UK shoppers most likely to abandon online purchases due to poor delivery options, new report shows

UK shoppers (63%) are almost twice as likely as their German counterparts (38%) to either abandon their online shopping basket or switch retailer if delivery options are too slow or don’t meet their needs, finds a new BearingPoint report today.

Things get worse for retailers with frequent shoppers, who are up to 2.5 times more likely to switch or drop out than those customers who only shop online once a month.

Whilst over half of online shoppers in France (54%) would abandon their purchase or switch retailer if delivery options are too slow or don’t meet their needs, they are also the most willing to pay higher prices for delivery. German customers are the most price sensitive, willing to pay the least for online deliveries.

The BearingPoint report, based on a survey of 3,000 customers in the UK, France, and Germany also found that delivery speed is the least important factor when choosing a delivery option, with price (up to 70%) and location (up to 28%) the most important features. The research also found that there are major variations in delivery preferences and in customer decision-making from country to country, and dependent on the type of product and customer purchasing mission.

BearingPoint also found that when retailers do get their delivery options right, customer loyalty significantly rises, with the majority of shoppers in the UK (91%), France (87%) and Germany (83%) visiting their favourite sites first when online shopping.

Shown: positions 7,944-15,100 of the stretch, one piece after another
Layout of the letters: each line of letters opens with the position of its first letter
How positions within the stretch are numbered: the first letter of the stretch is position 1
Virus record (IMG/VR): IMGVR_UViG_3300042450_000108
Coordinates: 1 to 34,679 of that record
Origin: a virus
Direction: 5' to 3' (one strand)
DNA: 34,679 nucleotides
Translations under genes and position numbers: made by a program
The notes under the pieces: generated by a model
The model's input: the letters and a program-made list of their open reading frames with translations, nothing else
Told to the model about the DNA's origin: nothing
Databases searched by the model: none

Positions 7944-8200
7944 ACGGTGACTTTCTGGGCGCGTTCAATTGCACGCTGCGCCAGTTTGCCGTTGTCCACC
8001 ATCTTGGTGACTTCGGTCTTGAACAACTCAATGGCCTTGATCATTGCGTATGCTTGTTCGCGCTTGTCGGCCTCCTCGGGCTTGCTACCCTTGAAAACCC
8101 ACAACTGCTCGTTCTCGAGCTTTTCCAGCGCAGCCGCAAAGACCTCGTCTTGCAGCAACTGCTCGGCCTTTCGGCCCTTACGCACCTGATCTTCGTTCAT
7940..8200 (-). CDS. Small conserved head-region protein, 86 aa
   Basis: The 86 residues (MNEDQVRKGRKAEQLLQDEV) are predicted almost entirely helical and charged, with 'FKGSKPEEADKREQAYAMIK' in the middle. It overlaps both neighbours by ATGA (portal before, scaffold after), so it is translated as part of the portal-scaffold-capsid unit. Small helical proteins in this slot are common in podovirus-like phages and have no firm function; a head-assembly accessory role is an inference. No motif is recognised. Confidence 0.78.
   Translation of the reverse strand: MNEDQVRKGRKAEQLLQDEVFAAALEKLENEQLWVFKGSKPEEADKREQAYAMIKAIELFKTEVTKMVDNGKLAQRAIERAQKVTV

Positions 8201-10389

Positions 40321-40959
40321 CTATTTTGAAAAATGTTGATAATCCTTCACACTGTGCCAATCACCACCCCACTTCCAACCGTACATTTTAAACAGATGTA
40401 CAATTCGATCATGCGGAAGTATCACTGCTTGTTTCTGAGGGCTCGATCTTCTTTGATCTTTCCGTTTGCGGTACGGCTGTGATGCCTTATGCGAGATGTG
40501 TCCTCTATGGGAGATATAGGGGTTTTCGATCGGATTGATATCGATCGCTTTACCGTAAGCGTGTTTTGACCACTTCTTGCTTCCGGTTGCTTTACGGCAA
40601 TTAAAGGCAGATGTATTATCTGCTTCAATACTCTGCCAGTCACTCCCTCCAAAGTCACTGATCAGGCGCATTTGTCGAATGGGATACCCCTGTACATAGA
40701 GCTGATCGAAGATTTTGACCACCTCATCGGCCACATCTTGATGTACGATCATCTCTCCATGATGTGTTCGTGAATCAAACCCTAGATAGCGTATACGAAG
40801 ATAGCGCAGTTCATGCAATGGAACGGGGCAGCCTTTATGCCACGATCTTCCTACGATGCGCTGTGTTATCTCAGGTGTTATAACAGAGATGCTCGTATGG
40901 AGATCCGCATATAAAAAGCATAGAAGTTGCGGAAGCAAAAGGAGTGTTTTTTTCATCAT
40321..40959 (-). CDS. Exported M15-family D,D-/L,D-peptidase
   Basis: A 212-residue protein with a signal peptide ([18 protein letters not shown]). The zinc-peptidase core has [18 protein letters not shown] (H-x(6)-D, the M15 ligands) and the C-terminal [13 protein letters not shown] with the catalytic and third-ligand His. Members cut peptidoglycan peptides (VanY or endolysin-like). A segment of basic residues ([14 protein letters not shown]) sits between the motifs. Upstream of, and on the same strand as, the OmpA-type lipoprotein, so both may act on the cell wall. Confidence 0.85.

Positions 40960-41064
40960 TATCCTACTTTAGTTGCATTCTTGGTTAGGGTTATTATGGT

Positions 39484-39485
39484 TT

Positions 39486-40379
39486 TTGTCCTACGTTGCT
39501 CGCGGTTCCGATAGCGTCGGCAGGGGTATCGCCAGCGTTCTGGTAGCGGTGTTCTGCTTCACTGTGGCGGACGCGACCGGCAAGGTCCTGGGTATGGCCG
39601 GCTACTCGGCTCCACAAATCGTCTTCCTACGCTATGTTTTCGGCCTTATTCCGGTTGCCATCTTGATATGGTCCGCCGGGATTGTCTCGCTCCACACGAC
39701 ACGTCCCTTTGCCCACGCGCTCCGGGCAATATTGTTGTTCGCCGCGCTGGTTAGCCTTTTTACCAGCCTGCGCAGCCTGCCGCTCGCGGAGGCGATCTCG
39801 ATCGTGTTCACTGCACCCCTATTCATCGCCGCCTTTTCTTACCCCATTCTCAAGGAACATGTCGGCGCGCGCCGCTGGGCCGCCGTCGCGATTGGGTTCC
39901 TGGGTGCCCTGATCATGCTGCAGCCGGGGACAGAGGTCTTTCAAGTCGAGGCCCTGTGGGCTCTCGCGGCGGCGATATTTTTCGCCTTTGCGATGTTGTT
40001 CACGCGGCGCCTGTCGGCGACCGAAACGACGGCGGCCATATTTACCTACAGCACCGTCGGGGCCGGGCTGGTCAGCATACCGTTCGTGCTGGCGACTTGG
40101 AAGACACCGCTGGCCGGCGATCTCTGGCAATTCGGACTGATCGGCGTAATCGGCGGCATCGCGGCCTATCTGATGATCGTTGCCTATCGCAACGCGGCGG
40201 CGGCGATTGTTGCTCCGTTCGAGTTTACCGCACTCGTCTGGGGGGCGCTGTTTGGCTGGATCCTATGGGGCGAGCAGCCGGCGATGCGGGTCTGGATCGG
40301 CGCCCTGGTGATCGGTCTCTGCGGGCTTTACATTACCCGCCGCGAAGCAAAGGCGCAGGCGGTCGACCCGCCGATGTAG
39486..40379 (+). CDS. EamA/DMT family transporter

Stuart Higgins, partner at BearingPoint, said: “The right delivery strategy is essential to the success of your online retail business in what is an increasingly competitive market. It promotes customer loyalty, helping you to grow and maintain your customer base, and enables you to control margin and balance service levels. However, as our research demonstrates, getting your delivery strategy wrong could result in lost customers and sales, margin erosion and falling short of customer expectations.” 

With delivery preferences varying widely across the three European countries we surveyed, there is no “one-size-fits-all” approach as delivery offerings provided by retailers must reflect the business you’re in, where you operate and your customers’ specific wants and needs.”

Favourite click and collect locations

Home delivery is, in most cases, the preferred delivery location. But the report also found that in the UK and Germany, Click and Collect customers say they prefer collecting their items from the retailer’s branded store (34% of customers in the UK and 25% in Germany), driven by security and the ease of returning items, where needed. However, in France, the supermarket is the top choice (27% of customers would choose this as their favourite pick-up location), and only 21% prefer to collect from the retailer’s store. Customers say this is driven primarily by convenience. In all three markets tested, younger shoppers (18-34 years old) are more likely than other age groups to want to collect from the store from which they ordered than from other locations.

The BearingPoint report also outlines the following three key steps that retailers must take online to make sure their delivery propositions retain customers and preserve margin:

  1. Use data to go beyond perceptions to understand specific, local customer behaviour.
  2. Optimise delivery offers by balancing customers’ desires with fulfilment costs.
  3. Fine-tune delivery options for different business scenarios and predict uptake to optimise operational efficiency.

Higgins concluded: “Our analytics show that, across a series of products and shopping missions, you can reduce costs, manage operational capacity and increase customer retention by offering customers a suite of delivery options that covers all their different needs and buying behaviours. This will combine an appropriate mix of fast options at suitable prices and slower options priced more cheaply. By doing this, you can meet the needs of all customers, without overserving them and therefore losing margin. By wasting less products and making better use of resources, retailers can also create a more sustainable fulfilment chain.”